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Nov 2015
I never thought that I would have my heart broken by a city.
It wasn't just the men and the music;
It was the eternal hope and subsequent disappointment.

I didn't go there with dreams in a guitar case.
My hands have always been too small to wrap around the neck anyway.
I went for the experience, with a notebook to my name.

The most incredible voices echo through the streets
Like wind through bare New England oaks;
It's haunting, comforting, met with silence.

I leaned over the edge of a balcony and thought,
How many people have jumped?
Because the thing is: you don't make it in Music City.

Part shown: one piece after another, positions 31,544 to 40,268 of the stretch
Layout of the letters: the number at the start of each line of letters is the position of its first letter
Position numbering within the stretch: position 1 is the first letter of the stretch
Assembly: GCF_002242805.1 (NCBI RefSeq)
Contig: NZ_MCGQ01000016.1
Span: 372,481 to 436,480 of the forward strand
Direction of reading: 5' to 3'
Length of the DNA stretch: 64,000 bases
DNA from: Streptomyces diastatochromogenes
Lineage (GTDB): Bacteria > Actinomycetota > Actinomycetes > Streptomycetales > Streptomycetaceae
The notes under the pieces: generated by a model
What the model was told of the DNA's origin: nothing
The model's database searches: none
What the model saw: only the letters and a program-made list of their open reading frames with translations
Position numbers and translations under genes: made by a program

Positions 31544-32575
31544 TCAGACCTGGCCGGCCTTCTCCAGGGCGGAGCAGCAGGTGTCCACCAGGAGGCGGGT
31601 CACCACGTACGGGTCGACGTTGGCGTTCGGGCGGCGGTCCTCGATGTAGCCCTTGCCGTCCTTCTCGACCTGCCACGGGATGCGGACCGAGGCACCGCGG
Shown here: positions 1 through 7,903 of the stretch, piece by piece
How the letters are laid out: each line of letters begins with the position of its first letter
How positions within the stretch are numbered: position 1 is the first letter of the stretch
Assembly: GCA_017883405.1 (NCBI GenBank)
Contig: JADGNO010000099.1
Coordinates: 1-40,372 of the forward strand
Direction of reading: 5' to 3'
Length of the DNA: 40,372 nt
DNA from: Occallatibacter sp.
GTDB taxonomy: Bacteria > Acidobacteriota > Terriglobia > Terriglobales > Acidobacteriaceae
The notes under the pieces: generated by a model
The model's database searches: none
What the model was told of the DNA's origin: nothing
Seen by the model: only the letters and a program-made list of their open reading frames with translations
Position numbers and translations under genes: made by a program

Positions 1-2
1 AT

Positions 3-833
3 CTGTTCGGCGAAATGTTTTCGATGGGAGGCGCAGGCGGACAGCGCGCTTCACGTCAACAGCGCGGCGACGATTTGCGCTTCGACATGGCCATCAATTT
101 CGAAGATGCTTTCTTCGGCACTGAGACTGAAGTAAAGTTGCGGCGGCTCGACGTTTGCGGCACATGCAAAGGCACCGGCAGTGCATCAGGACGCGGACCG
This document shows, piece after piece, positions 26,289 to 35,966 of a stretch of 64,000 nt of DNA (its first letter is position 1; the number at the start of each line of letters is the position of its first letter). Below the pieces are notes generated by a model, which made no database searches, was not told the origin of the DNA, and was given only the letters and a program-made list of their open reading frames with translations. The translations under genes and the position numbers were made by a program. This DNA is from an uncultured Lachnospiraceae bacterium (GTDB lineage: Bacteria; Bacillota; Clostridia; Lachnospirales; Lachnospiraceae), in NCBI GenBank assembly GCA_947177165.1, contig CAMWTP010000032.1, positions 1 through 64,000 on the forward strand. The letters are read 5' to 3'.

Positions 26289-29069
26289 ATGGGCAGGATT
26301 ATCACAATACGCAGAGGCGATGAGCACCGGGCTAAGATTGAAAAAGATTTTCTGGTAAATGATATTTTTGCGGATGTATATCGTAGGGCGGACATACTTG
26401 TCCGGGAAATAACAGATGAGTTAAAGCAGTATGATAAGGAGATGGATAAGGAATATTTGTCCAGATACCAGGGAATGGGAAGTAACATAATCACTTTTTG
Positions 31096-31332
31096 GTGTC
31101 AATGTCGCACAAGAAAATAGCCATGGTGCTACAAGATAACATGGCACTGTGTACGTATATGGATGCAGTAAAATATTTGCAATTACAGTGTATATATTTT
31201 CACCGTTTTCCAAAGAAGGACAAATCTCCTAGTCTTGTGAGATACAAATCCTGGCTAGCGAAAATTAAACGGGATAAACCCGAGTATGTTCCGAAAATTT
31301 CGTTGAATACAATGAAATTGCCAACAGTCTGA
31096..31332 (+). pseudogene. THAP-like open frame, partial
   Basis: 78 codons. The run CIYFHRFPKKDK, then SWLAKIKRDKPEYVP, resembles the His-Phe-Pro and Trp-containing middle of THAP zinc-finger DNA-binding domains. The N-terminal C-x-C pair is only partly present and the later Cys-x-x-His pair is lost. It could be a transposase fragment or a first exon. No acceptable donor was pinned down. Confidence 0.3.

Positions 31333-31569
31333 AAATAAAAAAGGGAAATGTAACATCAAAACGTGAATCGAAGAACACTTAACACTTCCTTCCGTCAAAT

You try and try and try and try and then you go home.

I met a man on a street corner, a shy, sweet little thing.
Two months later he was back in Dublin, playing in pubs.
A raspy, long-haired rock-and-roll singer howled into the night,
And he didn't sing again for months.
Not until his vocal cords recovered.
Five Scotsmen took the breath away from a hundred people;
They went on "hiatus" a few weeks ago.
But there was such hope in their voices, in their smiles.
And it broke my heart.

I long for Nashvillian streets beneath my feet once more.
I want to feel the desire and passion in the air,
Circulating like cigarette smoke outside the smallest venues.
I risk my sanity by inviting the hopeful and the hopeless into my heart.
At least I'll get a poem or two out of it,
And maybe they'll get a song.
Kay Ireland
Written by
Kay Ireland  Vermont
   Olivia and Ruzica Matic
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